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Thursday, April 29, 2010

Fresh or frozen? And from where?

Fairway MarketImage via Wikipedia

The latest sales flier from Fairway Market in Paramus is filled with a lot of information -- some of it totally useless. And when the flier raises questions, it doesn't always answer them.

For example, the flier that came in the paper today offers wild-caught salmon for $9.99 a pound. However, shoppers can't tell where the fish is from and whether it is fresh or had been frozen, or even what kind of salmon it is (king, sockeye and so forth). The flier is silent on these questions.

This also is the case with the prime beef that is on sale frequently at the Paramus store (rib steak is $8.99 a pound). Prime is the highest of three USDA grades, but merely denotes the fattiest beef. There are no details in the flier on how the cattle were raised and what they were fed, so it's likely they were raised conventionally with antibiotics, growth hormones and animal byproducts while confined to feed pens.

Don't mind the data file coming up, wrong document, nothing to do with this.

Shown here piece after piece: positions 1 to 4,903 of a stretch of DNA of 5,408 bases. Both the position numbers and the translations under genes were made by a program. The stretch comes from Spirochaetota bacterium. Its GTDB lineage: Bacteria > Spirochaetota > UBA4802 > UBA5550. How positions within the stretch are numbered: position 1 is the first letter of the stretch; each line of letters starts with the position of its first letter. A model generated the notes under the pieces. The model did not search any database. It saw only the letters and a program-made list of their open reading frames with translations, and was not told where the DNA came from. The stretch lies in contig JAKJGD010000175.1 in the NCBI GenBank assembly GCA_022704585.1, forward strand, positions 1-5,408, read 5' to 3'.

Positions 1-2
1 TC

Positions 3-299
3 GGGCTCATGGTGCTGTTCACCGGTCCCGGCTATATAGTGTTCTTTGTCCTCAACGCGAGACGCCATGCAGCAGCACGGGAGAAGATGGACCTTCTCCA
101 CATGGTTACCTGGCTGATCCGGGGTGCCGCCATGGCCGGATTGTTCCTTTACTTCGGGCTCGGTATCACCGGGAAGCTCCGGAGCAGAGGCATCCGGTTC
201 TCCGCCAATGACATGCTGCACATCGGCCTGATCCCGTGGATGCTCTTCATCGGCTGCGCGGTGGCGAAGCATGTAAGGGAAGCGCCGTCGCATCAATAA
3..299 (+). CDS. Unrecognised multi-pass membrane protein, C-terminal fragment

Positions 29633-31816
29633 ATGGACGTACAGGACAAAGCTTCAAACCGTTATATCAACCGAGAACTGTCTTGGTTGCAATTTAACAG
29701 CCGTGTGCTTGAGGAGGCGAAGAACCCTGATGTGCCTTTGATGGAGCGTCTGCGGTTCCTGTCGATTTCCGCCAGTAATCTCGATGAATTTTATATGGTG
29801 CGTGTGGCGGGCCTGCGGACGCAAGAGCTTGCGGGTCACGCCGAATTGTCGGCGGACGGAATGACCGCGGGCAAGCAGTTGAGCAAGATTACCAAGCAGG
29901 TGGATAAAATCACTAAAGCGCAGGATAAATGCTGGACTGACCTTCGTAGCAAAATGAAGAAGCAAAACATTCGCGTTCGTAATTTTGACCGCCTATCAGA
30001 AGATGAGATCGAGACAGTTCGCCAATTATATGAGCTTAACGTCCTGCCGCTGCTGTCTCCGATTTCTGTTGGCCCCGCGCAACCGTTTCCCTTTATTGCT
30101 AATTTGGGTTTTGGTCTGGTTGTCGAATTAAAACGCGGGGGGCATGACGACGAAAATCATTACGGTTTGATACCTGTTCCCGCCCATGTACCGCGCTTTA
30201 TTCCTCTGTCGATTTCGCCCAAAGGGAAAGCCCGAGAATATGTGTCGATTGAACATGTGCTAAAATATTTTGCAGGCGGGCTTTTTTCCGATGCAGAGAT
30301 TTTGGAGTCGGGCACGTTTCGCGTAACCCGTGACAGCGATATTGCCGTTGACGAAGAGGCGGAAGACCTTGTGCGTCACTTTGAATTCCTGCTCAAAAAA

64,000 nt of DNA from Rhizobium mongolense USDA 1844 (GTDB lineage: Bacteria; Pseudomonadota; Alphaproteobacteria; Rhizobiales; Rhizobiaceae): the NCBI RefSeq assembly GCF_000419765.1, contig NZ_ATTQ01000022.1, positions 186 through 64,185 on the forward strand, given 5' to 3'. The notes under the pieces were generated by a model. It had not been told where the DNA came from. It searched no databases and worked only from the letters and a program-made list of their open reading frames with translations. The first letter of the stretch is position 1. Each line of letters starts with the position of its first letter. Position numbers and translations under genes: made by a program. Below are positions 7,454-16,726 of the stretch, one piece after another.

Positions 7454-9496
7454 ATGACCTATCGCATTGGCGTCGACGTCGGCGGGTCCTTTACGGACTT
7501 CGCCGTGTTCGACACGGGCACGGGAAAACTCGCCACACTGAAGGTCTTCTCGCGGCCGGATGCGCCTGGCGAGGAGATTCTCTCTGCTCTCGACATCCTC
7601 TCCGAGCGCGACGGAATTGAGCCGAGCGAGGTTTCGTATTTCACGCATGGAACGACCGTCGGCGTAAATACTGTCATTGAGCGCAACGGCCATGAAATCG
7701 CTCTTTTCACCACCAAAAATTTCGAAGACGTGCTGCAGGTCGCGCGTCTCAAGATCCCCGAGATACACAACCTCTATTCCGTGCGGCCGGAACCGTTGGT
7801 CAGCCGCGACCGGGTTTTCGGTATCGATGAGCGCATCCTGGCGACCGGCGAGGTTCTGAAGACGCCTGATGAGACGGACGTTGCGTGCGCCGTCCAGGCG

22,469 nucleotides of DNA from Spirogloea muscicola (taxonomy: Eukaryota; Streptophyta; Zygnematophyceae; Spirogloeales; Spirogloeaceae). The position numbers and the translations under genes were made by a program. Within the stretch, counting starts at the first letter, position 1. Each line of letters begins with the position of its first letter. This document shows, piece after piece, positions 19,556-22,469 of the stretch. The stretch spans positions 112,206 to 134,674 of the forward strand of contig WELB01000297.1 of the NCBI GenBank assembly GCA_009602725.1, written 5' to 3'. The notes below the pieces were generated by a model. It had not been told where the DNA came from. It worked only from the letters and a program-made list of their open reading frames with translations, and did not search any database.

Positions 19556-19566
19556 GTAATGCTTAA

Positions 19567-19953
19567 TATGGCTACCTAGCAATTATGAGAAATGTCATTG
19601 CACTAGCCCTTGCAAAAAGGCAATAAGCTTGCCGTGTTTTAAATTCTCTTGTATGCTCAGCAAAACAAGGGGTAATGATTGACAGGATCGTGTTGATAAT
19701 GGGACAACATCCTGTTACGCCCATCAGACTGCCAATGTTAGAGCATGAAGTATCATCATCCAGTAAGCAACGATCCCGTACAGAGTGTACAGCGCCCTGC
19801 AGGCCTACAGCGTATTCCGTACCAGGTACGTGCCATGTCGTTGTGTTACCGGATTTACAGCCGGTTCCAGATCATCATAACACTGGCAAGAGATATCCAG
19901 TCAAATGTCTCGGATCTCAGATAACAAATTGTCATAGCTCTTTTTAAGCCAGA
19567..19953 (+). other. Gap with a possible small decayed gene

One good buy is two pounds of Sunset-brand, herbicide-free Campari tomatoes for $4 -- about a dollar less than Costco's price for the same tomatoes. Another consistently good buy is the weekly, freshly roasted coffee selection for $4.99 a pound. The sale starts Friday.

Fairway's flier is filled with photos of the baker, butcher, cheese monger, coffee roaster, organics director and even the rabbi that certifies kosher meat. Two employees appear on the same page with their chins resting in their hands. How cute. What is the shopper to conclude? Do they stand behind the quality of the food they sell? Can you take any item back for a refund, as you can at Costco and Whole Foods Market? The flier doesn't say.

The flier trumpets: "The World's Greatest Food Store." I don't think so.
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Tuesday, April 27, 2010

Costco is catering to Korean customers

Shin Ramyun LunchImage by The Toad via Flickr

Costco has always been popular with the growing population of Korean-Americans in North Jersey (the discount merchant has warehouses in their native country). But now, the store in Hackensack is starting to stock kimchi and ramyun -- two staples of the Korean diet.

For a couple of years now, I've watched Korean customers load their carts with enormous packages of beef and farmed salmon (they don't seem to appreciate the benefits of wild fish and naturally raised beef and pork).